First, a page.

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Leaving group

A leaving group is an atom or molecule that detaches from an organic molecule[?], which after detachment, is called the residual or main part. The ability for a leaving to leave is lability. Leaving group affects the intrinsic reactivity, not the nucleophilic discrimination factors.

The lower the pKa of the conjugate acid, the better the leaving group, because then they can easily stabilize the developing negative charge. SN1 reactions prefer halide ions as leaving groups.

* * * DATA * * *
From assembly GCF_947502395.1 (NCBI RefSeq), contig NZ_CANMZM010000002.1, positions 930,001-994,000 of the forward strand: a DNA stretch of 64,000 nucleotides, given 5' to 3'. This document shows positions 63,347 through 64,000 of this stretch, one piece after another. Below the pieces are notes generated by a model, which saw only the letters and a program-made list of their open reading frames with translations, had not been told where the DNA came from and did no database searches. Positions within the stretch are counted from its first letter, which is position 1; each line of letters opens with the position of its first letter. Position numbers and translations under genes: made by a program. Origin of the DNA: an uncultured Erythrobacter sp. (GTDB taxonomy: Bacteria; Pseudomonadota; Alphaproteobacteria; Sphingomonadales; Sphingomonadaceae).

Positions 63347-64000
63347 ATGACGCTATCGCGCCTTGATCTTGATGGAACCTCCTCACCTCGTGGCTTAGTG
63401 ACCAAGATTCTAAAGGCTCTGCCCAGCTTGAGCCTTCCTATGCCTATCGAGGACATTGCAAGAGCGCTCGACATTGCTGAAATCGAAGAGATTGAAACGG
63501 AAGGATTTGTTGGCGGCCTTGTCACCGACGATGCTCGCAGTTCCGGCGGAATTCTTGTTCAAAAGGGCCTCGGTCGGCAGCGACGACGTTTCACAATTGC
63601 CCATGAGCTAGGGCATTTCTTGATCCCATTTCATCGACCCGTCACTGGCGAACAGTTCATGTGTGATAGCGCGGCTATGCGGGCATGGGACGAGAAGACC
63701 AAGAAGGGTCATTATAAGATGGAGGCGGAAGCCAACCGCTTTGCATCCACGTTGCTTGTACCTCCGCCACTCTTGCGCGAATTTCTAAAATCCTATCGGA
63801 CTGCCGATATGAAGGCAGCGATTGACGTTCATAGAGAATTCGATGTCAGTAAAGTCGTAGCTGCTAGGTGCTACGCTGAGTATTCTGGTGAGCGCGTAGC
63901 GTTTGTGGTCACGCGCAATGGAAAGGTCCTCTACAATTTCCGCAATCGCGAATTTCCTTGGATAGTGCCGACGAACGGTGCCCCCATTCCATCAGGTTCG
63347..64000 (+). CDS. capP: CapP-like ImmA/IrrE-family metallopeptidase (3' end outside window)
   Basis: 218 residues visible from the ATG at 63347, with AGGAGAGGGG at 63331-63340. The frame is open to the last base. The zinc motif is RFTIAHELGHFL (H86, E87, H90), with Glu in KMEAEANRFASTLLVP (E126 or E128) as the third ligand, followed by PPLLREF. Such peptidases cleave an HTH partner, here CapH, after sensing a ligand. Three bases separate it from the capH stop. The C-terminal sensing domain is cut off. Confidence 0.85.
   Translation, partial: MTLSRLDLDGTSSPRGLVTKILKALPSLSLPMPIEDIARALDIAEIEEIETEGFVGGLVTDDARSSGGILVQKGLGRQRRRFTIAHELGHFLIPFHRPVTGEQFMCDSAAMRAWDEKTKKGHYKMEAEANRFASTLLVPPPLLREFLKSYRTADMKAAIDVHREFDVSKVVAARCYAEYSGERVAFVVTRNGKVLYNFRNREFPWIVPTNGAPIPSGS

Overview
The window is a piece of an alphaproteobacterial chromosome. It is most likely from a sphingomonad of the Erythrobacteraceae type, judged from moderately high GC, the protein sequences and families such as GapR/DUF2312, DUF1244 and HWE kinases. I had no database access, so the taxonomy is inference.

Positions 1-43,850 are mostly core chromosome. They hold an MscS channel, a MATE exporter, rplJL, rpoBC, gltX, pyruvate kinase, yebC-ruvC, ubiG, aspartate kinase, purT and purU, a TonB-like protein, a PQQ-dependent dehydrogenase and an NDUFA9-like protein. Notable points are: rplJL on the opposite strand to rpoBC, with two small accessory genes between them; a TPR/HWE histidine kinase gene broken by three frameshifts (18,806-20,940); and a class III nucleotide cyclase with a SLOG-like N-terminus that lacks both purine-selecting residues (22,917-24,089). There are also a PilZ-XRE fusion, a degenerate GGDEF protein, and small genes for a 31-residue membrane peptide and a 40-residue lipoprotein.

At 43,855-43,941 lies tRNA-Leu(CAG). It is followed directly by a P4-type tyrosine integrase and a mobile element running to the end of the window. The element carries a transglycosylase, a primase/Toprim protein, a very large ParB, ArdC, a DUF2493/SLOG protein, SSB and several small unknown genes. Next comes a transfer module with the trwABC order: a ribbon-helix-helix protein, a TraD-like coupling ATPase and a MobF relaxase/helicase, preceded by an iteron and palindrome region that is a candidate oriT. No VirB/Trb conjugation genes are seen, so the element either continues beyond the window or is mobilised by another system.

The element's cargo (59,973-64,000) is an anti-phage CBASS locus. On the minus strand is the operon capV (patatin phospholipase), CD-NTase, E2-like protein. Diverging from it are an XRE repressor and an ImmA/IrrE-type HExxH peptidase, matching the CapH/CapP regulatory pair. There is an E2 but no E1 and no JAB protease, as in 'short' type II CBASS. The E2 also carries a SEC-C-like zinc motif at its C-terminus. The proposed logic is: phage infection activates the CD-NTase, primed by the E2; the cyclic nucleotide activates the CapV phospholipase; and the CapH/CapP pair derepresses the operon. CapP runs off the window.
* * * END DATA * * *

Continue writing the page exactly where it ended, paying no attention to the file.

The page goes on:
In room-temperate water, the sequence of lability is:

  • Weak, unstable, great lability
  • NH2-
  • CH3O-
  • HO-
  • CH3COO-
  • F
  • water
  • Cl
  • Br
  • I
  • N3
  • SCN
  • NO2
  • CN
  • Strong, stable
    NO3 is also weaker than F.

During the SN2[?] nucleophilic attack[?], a partial negative charge forms on the leaving group. During SN1 reactions, the leaving group anionizes and leaves.

External links

  • Strength (http://www.madsci.org/posts/archives/feb2002/1014145631.Ch.r): Bluffton College


In the non-mechanistic transformations, leaving group is the actual substituent group present in the substrate and product.



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